The Netherlands. The political forces gathered in Koblenz expected a new triumph in the elections in the Netherlands, with G. Wilders of the Freedom Party (PVV). However, this representative of the ultra-nationalism of the Netherlands achieved only a discreet 13% of the vote, falling below the re-elected prime minister, Mark Rutte, representative of the Liberal Party (UVD). The results of the elections in the Netherlands represented a serious setback for the Far Right there and the eurosceptic ultra-nationalists, and were being observed internationally as a reference of what could happen electorally with the nationalist parties of France and Germany.
France. On Sunday, April 23rd 2017, the first presidential round took place. There were four candidates, defined by their citizen sympathies: Marine Le Pen, of the ultranationalist "National Front"; Emmanuel Macron with their movement "On the move", the liberal centre; Francois Fillon, republican conservative and Jean Luc Mélenchon, who in 2016 founded their movement "Unbowed France" and which has the support of the French Communist Party. The results of the elections were the following: E. Macron obtained 24.01%; M. Le Pen, 21.30%; F. Fillon achieved 20.01% and J. L. Mélenchon, 19.58%.
Of these four candidates, two are those went through to the second round on May 7th, E. Macron and M. Le Pen. On May 7th 2017, the ballot between these two candidates was held. The second round took place against a backdrop of a strong confrontation between Macron and Le Pen, whose most intense milestone was in the only televised presidential debate between the two, in which the candidates were not spared disqualifying epithets. The results of the presidential election yielded the following results: Macron with 66.10%, Le Pen with 33.90%, an abstention of 25.44% and an electoral participation of 74.62%. The results gave the definitive triumph to the candidate Macron, who surpassed his competitor in by than 30% of the votes.
This electoral outcome gave the international community and the main leaders of the EU great respite.
Beyond the defeat that the FN has suffered both in the second presidential round and in the legislative elections, what remained in the public opinion retina was that there had been a political and social shift -which we now have to take into account- towards the ultranationalist Right within French society. We need to finely analyze the electorate that voted for Le Pen: 34% (more than 10 million voters in the ballot) and 14% in recent legislative elections. This vote will be interpreted as one of the emblematic advances of European ultranationalist populism.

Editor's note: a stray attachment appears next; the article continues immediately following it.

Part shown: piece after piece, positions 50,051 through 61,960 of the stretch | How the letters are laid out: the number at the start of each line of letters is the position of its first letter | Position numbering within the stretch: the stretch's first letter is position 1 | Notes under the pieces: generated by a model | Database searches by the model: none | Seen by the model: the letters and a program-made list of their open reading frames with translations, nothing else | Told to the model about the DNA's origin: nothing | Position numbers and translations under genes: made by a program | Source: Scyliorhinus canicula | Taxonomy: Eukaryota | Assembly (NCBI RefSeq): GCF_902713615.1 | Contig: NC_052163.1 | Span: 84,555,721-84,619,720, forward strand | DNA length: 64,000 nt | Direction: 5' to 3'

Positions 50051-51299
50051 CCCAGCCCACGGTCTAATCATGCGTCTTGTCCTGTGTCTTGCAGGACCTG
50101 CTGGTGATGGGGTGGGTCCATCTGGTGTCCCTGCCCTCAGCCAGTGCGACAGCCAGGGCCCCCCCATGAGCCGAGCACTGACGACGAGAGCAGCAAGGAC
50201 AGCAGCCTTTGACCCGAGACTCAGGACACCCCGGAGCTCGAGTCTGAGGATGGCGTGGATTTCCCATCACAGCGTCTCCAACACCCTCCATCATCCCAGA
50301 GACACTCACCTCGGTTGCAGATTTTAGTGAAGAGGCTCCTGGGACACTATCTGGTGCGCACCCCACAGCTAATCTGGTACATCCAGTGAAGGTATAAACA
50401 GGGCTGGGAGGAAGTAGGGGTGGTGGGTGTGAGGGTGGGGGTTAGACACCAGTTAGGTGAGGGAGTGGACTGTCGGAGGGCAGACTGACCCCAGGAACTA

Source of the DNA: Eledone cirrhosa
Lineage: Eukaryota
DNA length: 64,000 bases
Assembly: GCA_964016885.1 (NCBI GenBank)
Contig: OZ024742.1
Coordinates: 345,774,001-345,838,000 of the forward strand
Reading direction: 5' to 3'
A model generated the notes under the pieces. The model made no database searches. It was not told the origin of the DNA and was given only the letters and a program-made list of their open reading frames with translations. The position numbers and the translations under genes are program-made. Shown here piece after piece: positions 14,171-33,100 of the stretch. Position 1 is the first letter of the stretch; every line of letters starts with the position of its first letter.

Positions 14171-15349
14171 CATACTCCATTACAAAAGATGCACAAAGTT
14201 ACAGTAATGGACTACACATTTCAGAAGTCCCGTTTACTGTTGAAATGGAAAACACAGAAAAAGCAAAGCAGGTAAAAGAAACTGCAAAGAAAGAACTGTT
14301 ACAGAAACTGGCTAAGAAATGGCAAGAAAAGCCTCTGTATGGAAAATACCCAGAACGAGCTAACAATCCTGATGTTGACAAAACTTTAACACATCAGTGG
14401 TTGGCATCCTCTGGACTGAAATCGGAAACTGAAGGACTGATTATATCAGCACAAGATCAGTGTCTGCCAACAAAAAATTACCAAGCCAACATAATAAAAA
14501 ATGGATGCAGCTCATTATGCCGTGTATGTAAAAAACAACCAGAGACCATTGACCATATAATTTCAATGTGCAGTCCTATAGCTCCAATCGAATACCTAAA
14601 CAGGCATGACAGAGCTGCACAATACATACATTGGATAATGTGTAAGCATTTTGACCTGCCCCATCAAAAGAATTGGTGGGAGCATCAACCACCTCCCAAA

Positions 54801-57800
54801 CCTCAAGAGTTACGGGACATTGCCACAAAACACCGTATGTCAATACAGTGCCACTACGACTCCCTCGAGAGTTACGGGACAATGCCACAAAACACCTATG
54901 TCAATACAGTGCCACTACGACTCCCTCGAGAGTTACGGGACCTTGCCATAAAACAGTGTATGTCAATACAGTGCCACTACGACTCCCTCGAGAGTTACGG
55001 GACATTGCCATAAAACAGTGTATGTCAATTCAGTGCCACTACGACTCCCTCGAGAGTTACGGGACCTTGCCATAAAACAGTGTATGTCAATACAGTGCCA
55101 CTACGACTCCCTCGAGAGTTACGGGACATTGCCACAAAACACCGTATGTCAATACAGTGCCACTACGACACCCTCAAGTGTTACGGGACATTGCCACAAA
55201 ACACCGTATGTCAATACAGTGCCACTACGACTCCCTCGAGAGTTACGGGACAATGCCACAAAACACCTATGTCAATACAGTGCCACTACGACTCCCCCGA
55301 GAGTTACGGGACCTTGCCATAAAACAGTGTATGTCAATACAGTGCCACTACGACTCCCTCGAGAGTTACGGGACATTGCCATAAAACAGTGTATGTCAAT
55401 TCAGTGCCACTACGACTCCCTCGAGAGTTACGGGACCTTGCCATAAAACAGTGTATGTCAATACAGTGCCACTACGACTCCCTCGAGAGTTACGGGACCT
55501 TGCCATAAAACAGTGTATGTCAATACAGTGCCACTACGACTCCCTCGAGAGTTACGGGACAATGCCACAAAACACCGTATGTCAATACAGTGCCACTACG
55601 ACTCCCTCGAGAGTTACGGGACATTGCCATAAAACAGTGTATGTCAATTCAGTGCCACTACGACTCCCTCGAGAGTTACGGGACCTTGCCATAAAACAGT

Austria. In early parliamentary elections on Sunday October 15th, Austria took a not-unexpected turn to the right. The Austrian People's Party (ÖVP), led by the 31-year-old Sebastian Kurz won the election, getting 31.6% of the votes, the Austrian Social Democratic Party (SPÖ) stood at 26.9% and once again something new: the eruption of the ultranationalist party with a national socialist (Nazi) past, the Freedom Party of Austria (FPÖ), a party that achieved 26.0% of the vote. The peculiar thing about these electoral results was the make-up of government between conservatives of the party ÖVP and the ultranationalist party FPÖ, the latter took up the ministries of External Relations, Interior and Defence.
As in other European elections in recent years, the Austrian Social Democracy suffered a severe defeat, which is part highlights the widespread European Social-Democratic decline.
Czech Republic. On Sunday October 22nd, the ultranationalist wave in Europe once again triumphed in the Czech Republic with billionaire Adrej Babis of the "Alliance of Discontented Public" (ANO). The Babis party got 29.7% of the vote and the Social Democracy party (CSSD) that had been in government suffered a significant setback. From being first in the elections of 2013 with 18% of the votes, in this election they came in fifth place, with a meagre 9% of the vote.
Germany. After the triumph of the CDU-CSU, in the general elections of September 24th, Chancellor Merkel's parties did not attain an absolute majority to be able to form a government. At first, Merkel started to engage negotiations with the Party of the Greens and the Liberal Party (FDP) with the objective of forming a government. This first attempt of the Chancellor failed due to the strong objections from the Greens, from the Liberals and from the Christian Social Union, closely allied to the Christian Democratic Union. A second attempt to rehash the Grand Coalition with the Social Democrats was successful and Chancellor Merkel got the green light for the formation of her long-awaited fourth term in government.